text by Pawel Hladki
“A Passage to India” by E.M. Foster
A Passage to India (1924), by a renowned English writer Edward Morgan Foster, is a novel about cultural encounter, colonisation and alterity. Moreover, it constitutes an interesting “document” about life and atmosphere in time of rapid colonial expansion approximately twenty years before the collapse of the British Empire.
The book tells a story of Mrs Moore’s stay in India where her son Ronny, engaged to Adela Quest, occupies the post of a city magistrate. Encouraged by a pleasant conversation with Dr Aziz, a young Muslim physician, Mrs Moore is willing to socialise with the local people and, before returning to England, experience their culture and some Indian tourist attractions. Her open-minded mentality does not unequivocally please Ronny who blatantly treats Indians as inferior. Deaf to her son’s unreasonable prejudice, Mrs Moore accepts Dr Aziz’s proposal to visit the Marabar Caves. Her friend and potential future daughter-in-law, Adela, also participates in the trip. Due to an unexpected incident, this typically enjoyable getaway becomes a source of misunderstandings, antagonisms and racial abuses: because Mrs Moore, overcome with claustrophobia, decides to stay back, Adela goes to the caves alone with Dr Aziz. They are separated; soon after an echo causes Mrs Quest to panic, to mishear the young physician words and to take them for a sexual assault.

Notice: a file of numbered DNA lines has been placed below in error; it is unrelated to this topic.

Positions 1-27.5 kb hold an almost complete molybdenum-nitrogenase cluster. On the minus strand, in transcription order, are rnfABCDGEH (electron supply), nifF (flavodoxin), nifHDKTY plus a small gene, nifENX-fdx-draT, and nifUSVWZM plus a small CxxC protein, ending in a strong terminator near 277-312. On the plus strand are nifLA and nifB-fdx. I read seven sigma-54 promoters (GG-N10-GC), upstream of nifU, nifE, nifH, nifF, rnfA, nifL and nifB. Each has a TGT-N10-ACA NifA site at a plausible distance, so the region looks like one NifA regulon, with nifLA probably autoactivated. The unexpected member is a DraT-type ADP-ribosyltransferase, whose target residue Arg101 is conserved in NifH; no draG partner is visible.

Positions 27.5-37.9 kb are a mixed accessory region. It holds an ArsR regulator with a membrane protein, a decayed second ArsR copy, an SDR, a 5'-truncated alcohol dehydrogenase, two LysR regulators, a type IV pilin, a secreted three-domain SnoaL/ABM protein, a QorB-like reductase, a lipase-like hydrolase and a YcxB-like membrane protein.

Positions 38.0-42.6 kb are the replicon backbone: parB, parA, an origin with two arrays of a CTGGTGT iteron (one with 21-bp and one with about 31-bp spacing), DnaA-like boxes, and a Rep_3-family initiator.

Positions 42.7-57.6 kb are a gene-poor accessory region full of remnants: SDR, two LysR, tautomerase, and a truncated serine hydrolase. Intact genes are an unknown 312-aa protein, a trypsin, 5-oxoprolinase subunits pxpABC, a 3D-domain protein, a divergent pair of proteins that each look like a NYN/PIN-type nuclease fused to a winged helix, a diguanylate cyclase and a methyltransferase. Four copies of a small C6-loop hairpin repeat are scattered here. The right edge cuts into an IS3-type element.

Notwithstanding Dr Aziz’s claims, the English community instantly turns its back on him and treats him as a criminal. Fielding, the only Englishman who believes in Indian Muslim’s innocence, will soon pay for his personal conviction with ostracism and an accusation of being a traitor. Although Mrs Moore sides with the defendant, she does nothing to help him. Alarmed by his mother’s behaviour, Ronny decides to arrange a trip for her back to England, so she is not able to testify. During the trial, Adele admits to not being certain of Dr Aziz’s guilt and the latter is thus pronounced innocent.
This apparently happy ending does not help to lessen hostilities between the indigenous or to quell resentment of the falsely accused physician. Despite being thankful to Fielding for his support, Dr Aziz declares that they cannot stay friends until India becomes a free country.
At the heart of the intrigue, the false accusation of the young Muslim is not the only element of the division between the Indians and the English in A Passage to India. The writer seems to use Dr Aziz’s trial as a pretext to emphasise tensions in the British colonies. From the outset and throughout, Foster’s story is indeed strewn with numerous excerpts showing how much the English fail to fathom Indian mores, how much they despise the local population, their culture and mentality. Furthermore, the novel presents how much the autochthones consider the colonists a necessary evil, an unwanted guest who, by using their power, became the host, or even a master. In fact, Foster depicts the English-Indian exchanges as a relationship between the dominant and the dominated. This does not augur well for the future of the status quo in this region. Before reading the last page of the book, the reader has no doubts that a significant conflict is hovering in the air, which will soon lead to a definitive separation between the two nations.
text by Pawel Hladki